Repeated battles over the 2011 budget are taking attention from a more dire problem—the long-run budget deficit.
Divided government is no excuse for inaction.
The bipartisan National Commission on Fiscal Responsibility and Reform, under co-chairmen Erskine Bowles and Alan Simpson, issued a report on the problem in December supported by 11 Democrats and Republicans — a clear majority of the panel’s 18 members.
As former chairmen and chairwomen of the Council of Economic Advisers, who have served in Republican and Democratic administrations, we urge that the Bowles-Simpson report, “The Moment of Truth,” be the starting point of an active legislative process that involves intense negotiations between both parties.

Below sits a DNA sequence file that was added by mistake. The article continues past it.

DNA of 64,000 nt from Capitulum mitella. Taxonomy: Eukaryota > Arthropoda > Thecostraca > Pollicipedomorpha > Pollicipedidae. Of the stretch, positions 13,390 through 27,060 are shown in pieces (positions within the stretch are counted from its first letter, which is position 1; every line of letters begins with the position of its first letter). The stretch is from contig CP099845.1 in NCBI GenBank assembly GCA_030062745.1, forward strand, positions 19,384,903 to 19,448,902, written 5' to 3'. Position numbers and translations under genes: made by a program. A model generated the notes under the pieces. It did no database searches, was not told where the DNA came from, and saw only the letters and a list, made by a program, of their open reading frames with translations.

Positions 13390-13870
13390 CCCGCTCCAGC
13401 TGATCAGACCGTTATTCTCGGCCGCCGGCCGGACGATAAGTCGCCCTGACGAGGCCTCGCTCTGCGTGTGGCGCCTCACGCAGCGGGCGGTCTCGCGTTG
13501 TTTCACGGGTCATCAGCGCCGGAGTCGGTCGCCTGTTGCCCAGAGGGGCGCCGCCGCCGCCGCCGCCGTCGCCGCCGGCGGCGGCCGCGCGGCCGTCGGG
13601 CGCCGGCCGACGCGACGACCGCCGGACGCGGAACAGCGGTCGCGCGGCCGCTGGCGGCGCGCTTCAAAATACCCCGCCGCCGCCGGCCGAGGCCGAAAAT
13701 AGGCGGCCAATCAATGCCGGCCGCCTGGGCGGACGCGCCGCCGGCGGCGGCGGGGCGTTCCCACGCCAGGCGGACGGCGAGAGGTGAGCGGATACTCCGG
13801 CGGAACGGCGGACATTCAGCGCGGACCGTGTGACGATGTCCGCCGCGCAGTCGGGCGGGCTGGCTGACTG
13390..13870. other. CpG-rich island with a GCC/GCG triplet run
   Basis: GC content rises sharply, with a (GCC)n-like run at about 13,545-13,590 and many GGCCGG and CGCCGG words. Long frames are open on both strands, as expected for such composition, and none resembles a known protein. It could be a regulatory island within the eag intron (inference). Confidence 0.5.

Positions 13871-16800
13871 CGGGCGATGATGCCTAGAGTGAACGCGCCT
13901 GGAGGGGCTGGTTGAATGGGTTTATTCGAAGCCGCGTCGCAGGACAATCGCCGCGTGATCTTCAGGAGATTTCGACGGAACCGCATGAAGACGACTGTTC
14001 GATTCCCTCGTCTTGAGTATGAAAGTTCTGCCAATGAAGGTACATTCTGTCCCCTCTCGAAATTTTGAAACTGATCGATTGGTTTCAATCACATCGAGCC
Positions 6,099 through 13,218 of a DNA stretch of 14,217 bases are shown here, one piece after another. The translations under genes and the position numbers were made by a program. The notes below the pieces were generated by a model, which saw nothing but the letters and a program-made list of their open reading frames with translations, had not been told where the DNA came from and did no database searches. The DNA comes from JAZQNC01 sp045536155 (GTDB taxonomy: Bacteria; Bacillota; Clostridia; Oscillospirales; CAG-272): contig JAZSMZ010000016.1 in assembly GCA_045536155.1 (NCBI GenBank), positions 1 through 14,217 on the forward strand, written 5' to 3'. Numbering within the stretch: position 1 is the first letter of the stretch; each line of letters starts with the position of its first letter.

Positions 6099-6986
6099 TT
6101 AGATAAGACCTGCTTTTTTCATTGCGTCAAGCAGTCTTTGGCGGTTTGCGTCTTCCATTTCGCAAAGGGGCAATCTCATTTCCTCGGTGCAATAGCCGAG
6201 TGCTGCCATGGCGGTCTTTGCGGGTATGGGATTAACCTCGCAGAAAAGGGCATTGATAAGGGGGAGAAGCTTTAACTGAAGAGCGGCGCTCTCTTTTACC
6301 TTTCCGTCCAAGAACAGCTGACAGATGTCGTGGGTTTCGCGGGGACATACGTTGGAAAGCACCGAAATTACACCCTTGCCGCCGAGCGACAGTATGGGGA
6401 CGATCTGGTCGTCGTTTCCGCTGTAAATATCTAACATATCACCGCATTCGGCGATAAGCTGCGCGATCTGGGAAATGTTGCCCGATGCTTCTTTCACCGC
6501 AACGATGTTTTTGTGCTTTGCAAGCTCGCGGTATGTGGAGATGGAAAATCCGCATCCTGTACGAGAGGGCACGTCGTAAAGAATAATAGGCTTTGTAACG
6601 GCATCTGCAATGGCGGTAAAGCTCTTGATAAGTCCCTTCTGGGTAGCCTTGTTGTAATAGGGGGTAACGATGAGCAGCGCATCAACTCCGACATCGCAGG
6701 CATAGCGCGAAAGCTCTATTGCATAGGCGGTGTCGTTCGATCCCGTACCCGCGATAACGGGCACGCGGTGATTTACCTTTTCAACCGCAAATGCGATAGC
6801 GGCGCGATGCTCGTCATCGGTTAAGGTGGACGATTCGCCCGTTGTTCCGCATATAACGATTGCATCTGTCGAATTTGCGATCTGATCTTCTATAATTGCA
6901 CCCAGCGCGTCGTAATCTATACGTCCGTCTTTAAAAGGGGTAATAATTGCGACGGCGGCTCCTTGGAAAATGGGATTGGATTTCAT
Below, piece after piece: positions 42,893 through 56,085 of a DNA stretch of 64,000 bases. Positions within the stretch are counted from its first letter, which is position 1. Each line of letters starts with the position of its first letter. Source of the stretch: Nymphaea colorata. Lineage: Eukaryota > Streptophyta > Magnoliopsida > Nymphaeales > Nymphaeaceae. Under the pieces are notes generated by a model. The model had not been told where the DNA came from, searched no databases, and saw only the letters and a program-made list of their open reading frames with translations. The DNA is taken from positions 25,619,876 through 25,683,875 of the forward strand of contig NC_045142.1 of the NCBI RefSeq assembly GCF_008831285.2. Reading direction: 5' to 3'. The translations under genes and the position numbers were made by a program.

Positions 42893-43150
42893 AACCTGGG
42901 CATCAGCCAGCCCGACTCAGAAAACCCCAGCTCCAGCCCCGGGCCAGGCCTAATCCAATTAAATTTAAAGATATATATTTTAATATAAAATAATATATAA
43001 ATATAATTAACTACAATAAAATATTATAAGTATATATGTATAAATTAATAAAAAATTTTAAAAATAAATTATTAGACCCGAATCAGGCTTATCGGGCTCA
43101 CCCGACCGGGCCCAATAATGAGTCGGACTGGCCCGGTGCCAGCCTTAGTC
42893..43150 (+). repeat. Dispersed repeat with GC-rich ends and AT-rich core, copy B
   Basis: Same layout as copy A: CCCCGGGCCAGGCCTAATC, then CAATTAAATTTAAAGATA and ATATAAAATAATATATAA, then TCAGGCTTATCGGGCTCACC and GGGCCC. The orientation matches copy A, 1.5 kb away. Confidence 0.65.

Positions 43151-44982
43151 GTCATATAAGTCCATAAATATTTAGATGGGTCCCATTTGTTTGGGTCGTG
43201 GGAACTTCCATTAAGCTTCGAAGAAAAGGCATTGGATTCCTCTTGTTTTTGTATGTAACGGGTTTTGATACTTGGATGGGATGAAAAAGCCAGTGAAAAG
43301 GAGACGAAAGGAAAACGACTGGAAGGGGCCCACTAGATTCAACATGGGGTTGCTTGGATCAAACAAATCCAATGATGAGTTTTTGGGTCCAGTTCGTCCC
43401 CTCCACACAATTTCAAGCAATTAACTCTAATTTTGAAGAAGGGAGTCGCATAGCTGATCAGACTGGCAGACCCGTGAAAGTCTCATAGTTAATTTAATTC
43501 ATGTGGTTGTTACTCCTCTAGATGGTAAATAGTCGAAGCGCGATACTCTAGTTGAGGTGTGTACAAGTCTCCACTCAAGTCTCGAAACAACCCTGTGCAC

There are many issues on which we don’t agree. Yet we find ourselves in remarkable unanimity about the long-run federal budget deficit: It is a severe threat that calls for serious and prompt attention.
While the actual deficit is likely to shrink over the next few years as the economy continues to recover, the aging of the baby-boom generation and rapidly rising health care costs are likely to create a large and growing gap between spending and revenues. These deficits will take a toll on private investment and economic growth. At some point, bond markets are likely to turn on the United States — leading to a crisis that could dwarf 2008.